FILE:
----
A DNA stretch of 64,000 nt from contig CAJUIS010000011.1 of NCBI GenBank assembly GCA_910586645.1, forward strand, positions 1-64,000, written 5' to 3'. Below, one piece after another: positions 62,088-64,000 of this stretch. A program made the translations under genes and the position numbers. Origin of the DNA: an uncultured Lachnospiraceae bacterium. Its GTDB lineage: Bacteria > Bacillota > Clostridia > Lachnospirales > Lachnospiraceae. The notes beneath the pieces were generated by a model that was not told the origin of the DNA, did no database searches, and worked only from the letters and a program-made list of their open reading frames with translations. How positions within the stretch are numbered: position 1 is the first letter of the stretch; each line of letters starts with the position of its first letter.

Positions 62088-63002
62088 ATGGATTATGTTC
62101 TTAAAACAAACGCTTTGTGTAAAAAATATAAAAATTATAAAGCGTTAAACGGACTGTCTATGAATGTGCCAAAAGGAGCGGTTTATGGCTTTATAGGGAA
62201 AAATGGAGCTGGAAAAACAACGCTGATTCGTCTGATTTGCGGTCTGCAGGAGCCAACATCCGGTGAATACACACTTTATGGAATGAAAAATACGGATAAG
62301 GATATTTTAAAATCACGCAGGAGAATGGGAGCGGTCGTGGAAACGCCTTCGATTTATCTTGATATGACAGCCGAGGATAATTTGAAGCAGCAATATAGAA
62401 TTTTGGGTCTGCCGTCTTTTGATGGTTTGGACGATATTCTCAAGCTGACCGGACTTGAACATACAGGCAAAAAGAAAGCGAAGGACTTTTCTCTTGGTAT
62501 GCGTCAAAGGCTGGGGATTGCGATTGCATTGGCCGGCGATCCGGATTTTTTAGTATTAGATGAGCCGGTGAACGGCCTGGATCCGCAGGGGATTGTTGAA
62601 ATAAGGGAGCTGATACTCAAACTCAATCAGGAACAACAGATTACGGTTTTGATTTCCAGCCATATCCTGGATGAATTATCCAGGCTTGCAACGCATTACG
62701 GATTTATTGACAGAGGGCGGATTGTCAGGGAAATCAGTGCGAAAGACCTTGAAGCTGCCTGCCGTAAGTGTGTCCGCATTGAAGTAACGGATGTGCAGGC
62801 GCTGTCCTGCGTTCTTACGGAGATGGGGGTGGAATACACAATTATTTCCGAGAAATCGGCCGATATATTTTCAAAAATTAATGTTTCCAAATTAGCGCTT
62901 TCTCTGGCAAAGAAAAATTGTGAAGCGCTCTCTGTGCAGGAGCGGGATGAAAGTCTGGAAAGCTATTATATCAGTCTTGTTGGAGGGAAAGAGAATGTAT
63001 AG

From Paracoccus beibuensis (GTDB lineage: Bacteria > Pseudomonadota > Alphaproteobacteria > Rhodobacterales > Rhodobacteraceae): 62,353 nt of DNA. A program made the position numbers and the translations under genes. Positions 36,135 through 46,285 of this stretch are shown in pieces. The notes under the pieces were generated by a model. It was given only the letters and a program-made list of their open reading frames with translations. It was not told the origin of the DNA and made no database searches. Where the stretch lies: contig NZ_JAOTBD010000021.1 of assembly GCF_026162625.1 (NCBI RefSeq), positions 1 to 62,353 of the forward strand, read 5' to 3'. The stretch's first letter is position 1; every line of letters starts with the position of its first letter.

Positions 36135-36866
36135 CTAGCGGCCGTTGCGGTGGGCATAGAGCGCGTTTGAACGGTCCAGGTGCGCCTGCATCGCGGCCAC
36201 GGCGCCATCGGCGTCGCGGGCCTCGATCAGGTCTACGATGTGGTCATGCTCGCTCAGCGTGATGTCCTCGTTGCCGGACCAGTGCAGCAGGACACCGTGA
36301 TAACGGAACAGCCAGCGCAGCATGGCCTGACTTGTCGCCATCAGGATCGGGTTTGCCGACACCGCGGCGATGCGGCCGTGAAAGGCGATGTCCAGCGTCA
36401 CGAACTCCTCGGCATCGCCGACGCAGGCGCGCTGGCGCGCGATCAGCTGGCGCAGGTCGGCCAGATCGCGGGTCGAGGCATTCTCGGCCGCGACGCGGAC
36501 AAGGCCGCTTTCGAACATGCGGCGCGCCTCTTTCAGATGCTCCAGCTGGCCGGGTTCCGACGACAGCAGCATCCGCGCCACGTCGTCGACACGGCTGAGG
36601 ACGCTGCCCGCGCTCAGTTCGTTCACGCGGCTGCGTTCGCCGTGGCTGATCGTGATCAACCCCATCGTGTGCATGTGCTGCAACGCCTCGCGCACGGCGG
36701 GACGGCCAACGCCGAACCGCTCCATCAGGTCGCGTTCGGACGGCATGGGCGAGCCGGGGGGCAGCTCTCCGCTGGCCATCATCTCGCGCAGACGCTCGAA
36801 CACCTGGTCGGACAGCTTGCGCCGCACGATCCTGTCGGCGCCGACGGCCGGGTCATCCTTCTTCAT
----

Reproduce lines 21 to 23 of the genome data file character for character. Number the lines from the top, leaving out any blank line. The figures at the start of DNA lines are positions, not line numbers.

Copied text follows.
36601 ACGCTGCCCGCGCTCAGTTCGTTCACGCGGCTGCGTTCGCCGTGGCTGATCGTGATCAACCCCATCGTGTGCATGTGCTGCAACGCCTCGCGCACGGCGG
36701 GACGGCCAACGCCGAACCGCTCCATCAGGTCGCGTTCGGACGGCATGGGCGAGCCGGGGGGCAGCTCTCCGCTGGCCATCATCTCGCGCAGACGCTCGAA
36801 CACCTGGTCGGACAGCTTGCGCCGCACGATCCTGTCGGCGCCGACGGCCGGGTCATCCTTCTTCAT